Some scientists have attempted to identify exact mechanisms and signaling molecules the worms use to manipulate host immunity, and then adminster them therapeutically. A variety of helminth-derived proteins have been identified and found to be protective in rodent research of multiple sclerosis. It is felt by these scientists that using such proteins may provide safer and more presisely trageted treatments. However,  other researchers and practitioners feel long term, the low-level helminth infection might provide longer lasting, less expeinsive and more efficient methods of therapy. Dr. Nenninger feels  the worms act like an orchastra conductor to the immune system. If so, there is no way a single protein or group of them can provide that kind of immunoregulation.

 

The Take Home On Using Parasites As A Therapy

  • Helminths in general have been found to help with a variety of inflammatory conditions, allergies and various autoimmune disease.
  • They have been shown to have specific mechanisms by which they modulate immunity of the host.
  • It has been theorized that some of our immune inherited genes may make us more prone to needing helminth association. Therefore, certain individuals would be more helped by helminths. It is not as if everyone needs them. Northern Europeans appear to have a more robust immune system and often in this case do well with worms.
  • Using worms that stay in the lumen of the digestive tract make this type of therapy look safer and more appealing in my opinion.
  • When using hookworms for treatment there is a specific subspecies, NA457 that is used.
  • Many people with autoimmune diseases are using drugs that they find  cause them a lot of side effects that are hard to live with. I think we should further investigate the use of parasitic worms to treat autoimmune diseases and spare individuals these terrible side effects.
  • Helminths may have a future treating a number of afflictions from histamine over-expression and SIBO to multiple sclerosis and inflammatory bowel disease. They may change the entire face of autoimmune treatment and other inflammatory disease in the near future.
  • Safety concerns about using helminths are being addressed by use of specific Genus, species and even subspecies as well as controlling dose.  Using those parasites that do not reproduce in the host has been key to choosing the specific types of worms used.

Although you can find parasitic worms for sale on the internet, I suggest you seek out a practitioner to work with. If you do decide to self-treat, at least be sure you are purchasing them from a company that is well known and that others have used with succsess.

Send a link to this article to family and friends who may benefit from reading it.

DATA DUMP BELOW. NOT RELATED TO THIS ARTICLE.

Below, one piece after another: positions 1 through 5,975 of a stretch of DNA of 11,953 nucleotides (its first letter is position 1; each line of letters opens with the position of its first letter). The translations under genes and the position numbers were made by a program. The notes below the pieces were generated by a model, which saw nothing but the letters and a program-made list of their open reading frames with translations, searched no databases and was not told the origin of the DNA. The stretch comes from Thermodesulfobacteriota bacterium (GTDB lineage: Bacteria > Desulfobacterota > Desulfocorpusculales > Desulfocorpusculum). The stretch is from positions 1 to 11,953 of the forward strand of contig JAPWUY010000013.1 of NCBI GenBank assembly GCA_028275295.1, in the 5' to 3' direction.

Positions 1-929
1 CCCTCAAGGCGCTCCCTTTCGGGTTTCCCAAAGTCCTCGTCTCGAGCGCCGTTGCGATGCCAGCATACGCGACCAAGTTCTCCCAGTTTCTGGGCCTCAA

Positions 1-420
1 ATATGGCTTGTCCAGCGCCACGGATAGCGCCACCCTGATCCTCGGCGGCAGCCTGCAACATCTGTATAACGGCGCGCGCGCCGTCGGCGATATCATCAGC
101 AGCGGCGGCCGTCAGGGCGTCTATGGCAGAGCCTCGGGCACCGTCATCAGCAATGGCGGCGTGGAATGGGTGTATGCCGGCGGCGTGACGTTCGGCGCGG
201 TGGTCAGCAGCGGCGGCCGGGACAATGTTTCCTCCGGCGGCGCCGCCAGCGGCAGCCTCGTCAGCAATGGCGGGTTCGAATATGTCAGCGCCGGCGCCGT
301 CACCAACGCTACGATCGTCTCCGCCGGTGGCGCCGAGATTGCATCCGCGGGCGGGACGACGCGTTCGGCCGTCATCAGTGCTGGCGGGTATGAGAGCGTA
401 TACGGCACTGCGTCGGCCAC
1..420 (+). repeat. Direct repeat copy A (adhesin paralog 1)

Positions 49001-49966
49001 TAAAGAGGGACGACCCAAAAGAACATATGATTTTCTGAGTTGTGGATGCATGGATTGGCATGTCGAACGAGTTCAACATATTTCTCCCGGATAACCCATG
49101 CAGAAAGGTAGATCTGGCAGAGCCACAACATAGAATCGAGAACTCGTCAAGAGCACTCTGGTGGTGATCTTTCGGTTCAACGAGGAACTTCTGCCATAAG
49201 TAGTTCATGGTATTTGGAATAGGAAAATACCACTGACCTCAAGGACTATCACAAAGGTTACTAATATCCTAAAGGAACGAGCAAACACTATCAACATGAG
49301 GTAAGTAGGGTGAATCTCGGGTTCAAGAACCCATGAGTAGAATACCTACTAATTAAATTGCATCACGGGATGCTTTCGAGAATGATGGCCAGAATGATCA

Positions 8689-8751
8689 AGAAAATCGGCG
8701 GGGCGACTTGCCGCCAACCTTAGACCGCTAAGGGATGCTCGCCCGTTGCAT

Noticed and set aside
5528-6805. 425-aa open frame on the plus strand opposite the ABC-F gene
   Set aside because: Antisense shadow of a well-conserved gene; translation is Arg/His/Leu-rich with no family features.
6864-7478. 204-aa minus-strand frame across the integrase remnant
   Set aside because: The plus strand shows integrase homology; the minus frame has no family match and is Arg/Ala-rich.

For Additional Reading on This Subject

 

 

  • The Hookworm Miracle
  • Dr. Nenninger's personal family story and his patient stories of Hookworm use. Explanations on how they work. Great book and free to read.
  • For those of you with a tick borne bacteria you are dealing with, read pp. 230-232
  • For those of you with Epstein barr syndrome, read 232 -234
  • For those reacting to breast implants, or other surgically implanted items, read pp. 234-235
  • For those having a reaction to Cipro, read pp. 238-239.
  • For those with gluten intolerance, read pp 206-207.
  • For those with joint hypermobility, see pp. 197-199.
  • For those with iron deficiency anemia that has been hard to treat, see pp. 285-286.
  • For those of you with unrelenting chronic stress reactions, see pp. 286-288.

Dr. Nenninger also has many research articles on the use of worm therapy listed at the end of his book. For additional articles besides what I have listed here, please check out his book link above.

 

Bohnacker S, Troisi F, de Los Reyes Jiménez M, Esser-von Bieren J.Front Immunol. 2020 Sep 11;11:2106. doi: 10.3389/fimmu.2020.02106. eCollection 2020.PMID: 33013887 Free PMC article. Review.

Asmaa M. et. al, Biomedcentral. 2020, March;14,Parasites & Vectors volume 13, Article number: 136

Wilson MS, Maizels RM.Clin Rev Allergy Immunol. 2004 Feb;26(1):35-50. doi: 10.1385/CRIAI:26:1:35.PMID: 14755074 Review.

Kendra Smyth et al., Production and Use of Hymenolepis diminuta Cysticercoids as Anti-Inflammatory Therapeutics. J. Clin. Med. 2017, 6(10), 98; https://doi.org/10.3390/jcm6100098

Flohr C, Quinnell RJ, Britton J.Clin Exp Allergy. 2009 Jan;39(1):20-32. doi: 10.1111/j.1365-2222.2008.03134.x.PMID: 19128351 Review.

Escobedo G, López-Griego L, Morales-Montor J.Neuroimmunomodulation. 2009;16(2):78-87. doi: 10.1159/000180262. Epub 2009 Feb 11.PMID: 19212127 Review.

 

If you want to learn more about autoimmunity and the thyroid check out:  Epstein Barr Virus And Thyroid Diseas